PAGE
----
Page contents
A lo-fi polaroid photo of artist Doreen Chan, sitting on a black leather sofa behind a bouquet of light pink and white flowers.A lo-fi polaroid photo of artist Doreen Chan, sitting on a black leather sofa behind a bouquet of light pink and white flowers.

Courtesy of the artist

With Doreen Chan
Date and place of birth
b. 1987, Hong Kong
Current location
New York, NY
Year(s) of residency and/or fellowship
2021, VH Award Resident

How do you characterize the media you work in?

I studied graphic design and some media art, with a focus on photography. Around the time that I headed to the School of the Art Institute of Chicago to pursue a Master’s in art education, I realized that I wanted to work with more participatory art forms, and that my main interest is in daily life. I think very site-specifically based on the community, and every time I show a work it’s as if it’s a new project. Across various iterations it might take new forms or use different materials. 

How does your practice engage with technology?

I might be a bit contradictory in that I don’t like technology in general, and I typically steer away from things that are high-tech. When my work takes the form of a website for participants in different regions to access, like or, their interfaces are actually fairly low-tech. Apart from avoiding the technological barriers audiences may face, I am not keen on creating a virtual world which looks super sophisticated and aims to keep people online as long as possible. I’m more so interested in technology as a tool that helps people to access real experiences in their own lives and connect with one another.

Photo of installation of HalfDream at the 8th Jimei x Arles International Photo Festival. In the photo are two people, lying down on their front, on top of a white mattress. They both speak to each other as they read about the work.

Installation shot at HalfDream, The 8th Jimei × Arles International Photo Festival.

You were a finalist for the 4th VH Award. Can you tell me about the work that garnered you this honor?

Around the onset of the COVID-19 pandemic, in March 2020, I started to vividly remember all of my dreams. HalfDream, an effort to connect strangers around affinities in their dreams, emerged from this moment. In 2021, I was in the early phases of this project. I had just set up the HalfDream website, which was in the testing phase. With the site, you can use text, images, drawing, or voice recordings to upload a dream you’ve had, and AI matches you to a stranger based on similarities or overlaps in your dreams. Once matched, you’re invited to do an exercise together for 5 to 7 days. I wanted people who might hold different beliefs or come from different backgrounds to be able to share their dreams with one another and thereby relate. I made a video work, HalfDream (2021), exploring these strange and intimate connections and congruences.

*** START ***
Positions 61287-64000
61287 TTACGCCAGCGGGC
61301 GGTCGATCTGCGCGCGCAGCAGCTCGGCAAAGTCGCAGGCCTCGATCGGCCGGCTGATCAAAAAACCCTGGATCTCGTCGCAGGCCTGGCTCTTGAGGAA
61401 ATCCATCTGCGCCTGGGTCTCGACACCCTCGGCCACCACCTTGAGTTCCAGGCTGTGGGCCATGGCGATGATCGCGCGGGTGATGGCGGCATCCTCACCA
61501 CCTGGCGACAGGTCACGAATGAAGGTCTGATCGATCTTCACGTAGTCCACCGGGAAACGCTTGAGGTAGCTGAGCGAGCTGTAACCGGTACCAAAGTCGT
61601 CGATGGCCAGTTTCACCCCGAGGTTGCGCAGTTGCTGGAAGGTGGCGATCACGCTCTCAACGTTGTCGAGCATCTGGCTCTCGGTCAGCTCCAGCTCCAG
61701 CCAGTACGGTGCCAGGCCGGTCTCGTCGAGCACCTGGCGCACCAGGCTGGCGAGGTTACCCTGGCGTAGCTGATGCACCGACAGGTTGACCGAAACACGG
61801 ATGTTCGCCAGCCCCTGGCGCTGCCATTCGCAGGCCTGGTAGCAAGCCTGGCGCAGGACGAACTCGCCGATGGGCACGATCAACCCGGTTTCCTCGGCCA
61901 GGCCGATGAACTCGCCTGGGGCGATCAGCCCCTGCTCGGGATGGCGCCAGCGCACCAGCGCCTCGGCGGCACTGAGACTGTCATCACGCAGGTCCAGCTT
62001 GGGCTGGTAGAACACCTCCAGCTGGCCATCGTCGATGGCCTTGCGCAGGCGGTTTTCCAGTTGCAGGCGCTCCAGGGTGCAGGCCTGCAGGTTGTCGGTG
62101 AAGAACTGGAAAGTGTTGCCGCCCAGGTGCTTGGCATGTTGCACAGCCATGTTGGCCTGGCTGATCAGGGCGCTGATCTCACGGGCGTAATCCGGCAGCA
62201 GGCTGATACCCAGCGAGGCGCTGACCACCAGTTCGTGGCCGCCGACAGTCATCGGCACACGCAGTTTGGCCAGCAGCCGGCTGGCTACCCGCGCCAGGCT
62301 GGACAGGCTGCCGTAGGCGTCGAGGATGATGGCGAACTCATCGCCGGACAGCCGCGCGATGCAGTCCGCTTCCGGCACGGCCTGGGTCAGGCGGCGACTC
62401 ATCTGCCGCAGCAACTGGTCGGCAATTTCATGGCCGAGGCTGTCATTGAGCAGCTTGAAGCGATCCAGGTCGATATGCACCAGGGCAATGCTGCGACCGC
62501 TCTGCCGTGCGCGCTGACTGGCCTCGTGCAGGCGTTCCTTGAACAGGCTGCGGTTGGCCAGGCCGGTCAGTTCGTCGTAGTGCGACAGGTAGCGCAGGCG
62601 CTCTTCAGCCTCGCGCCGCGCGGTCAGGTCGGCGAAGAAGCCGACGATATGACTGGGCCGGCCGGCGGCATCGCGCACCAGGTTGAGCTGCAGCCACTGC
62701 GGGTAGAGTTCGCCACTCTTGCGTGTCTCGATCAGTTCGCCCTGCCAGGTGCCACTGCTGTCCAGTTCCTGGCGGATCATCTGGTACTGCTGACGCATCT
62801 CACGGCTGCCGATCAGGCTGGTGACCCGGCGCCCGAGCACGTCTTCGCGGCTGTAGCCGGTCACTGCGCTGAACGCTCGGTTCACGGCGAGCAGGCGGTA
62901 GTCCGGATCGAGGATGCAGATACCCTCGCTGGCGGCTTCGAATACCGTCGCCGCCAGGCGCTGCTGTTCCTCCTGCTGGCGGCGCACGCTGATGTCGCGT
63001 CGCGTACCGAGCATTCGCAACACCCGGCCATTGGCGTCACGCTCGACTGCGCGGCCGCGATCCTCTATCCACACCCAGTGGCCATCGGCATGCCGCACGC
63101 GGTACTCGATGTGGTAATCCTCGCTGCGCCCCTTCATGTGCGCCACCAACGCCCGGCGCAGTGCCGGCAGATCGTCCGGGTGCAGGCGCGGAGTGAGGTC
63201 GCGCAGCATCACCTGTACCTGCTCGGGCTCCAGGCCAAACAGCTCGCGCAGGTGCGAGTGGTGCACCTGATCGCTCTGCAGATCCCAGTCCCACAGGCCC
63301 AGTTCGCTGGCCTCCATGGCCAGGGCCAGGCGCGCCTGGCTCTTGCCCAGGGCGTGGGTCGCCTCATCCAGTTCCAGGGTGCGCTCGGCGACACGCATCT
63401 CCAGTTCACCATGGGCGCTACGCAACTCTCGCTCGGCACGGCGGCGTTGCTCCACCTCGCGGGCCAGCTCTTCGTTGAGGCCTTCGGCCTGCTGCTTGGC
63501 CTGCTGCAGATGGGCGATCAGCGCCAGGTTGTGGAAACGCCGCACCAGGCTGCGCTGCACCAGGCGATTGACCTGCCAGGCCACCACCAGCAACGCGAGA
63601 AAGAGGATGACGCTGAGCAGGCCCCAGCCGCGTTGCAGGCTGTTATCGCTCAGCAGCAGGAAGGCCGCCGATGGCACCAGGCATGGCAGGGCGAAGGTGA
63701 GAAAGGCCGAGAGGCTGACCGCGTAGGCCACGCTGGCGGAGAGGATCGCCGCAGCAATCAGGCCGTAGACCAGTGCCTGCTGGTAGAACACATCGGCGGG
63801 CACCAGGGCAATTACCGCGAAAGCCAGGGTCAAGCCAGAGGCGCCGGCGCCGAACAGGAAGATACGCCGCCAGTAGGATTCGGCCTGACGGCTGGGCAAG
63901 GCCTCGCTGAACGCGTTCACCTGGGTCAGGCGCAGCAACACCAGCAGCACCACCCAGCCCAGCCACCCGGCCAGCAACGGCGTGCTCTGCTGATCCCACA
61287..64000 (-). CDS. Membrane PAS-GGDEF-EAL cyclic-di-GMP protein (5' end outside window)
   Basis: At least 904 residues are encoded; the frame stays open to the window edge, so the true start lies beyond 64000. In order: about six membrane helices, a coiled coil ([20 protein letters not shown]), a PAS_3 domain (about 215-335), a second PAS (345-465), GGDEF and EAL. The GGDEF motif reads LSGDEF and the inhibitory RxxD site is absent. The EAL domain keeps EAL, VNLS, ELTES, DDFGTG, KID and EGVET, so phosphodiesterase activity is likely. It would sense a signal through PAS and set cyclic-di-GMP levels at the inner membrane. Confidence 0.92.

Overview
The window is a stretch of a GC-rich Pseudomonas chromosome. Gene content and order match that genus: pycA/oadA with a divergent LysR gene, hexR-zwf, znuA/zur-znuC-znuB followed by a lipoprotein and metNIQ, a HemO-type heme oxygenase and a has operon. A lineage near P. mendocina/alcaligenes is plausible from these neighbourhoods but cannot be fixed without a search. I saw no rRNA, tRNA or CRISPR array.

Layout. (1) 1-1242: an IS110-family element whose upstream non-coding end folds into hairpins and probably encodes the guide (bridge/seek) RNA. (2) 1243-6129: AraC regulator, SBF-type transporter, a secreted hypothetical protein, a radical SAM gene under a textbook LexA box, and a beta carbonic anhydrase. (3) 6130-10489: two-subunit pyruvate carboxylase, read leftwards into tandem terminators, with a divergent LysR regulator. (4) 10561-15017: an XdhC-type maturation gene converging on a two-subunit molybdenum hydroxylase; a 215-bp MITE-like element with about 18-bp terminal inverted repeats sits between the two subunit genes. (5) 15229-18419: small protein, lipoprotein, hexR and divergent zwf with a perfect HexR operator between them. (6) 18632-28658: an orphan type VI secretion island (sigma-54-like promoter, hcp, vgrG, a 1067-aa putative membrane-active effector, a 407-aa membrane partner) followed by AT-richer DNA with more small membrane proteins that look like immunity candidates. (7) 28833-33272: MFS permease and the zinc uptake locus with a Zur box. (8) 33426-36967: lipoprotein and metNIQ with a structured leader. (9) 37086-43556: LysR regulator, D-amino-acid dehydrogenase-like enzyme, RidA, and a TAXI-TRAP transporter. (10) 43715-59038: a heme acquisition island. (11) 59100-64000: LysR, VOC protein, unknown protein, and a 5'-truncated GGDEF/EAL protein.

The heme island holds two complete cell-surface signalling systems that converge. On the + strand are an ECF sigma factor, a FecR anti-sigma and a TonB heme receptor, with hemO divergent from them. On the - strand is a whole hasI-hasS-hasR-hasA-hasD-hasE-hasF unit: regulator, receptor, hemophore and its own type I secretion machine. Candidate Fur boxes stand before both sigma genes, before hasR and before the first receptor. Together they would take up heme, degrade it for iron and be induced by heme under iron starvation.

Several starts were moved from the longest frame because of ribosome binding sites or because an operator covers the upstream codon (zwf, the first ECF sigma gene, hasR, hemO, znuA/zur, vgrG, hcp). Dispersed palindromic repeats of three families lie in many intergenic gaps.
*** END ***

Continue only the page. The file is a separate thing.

What was your focus during your time at Eyebeam? Was there a culminating project?

As I worked on HalfDream during the residency, I attended regular meetings where I was exposed to a lot of diverse thinking about technology, and given valuable insight into the many ways in which artists use technology to realize their concepts.

How has dialogue or collaboration with Eyebeam artists and alumni factored into your work?

During my time at Eyebeam, conversations with visiting experts and other residents helped me to determine my position in my project. I decided that it was essential to treat each dream like the individual, personal story that it is, and to consider the feelings of the dreamer, instead of treating the dreams as detached data. I continue to be engaged in stimulating conversations with members of the cohort; for example, [VH Award Resident 2021] Syaura Qotrunadha and I are often in touch about what we are working on.

How do you think about the role of the artist in society?

For me, the artist is deeply linked to society. We’re often observing others, and our feelings and reactions on that front can give rise to or influence our art. With my work, I’m hoping to do something that is ultimately beneficial to society and helps people to connect.

Eyebeam models a new approach to artist-led creation for the public good; we are a non-profit that provides significant professional support and money to exceptional artists for the realization of important ideas that wouldn’t exist otherwise. Nobody else is doing this.

Support Our Work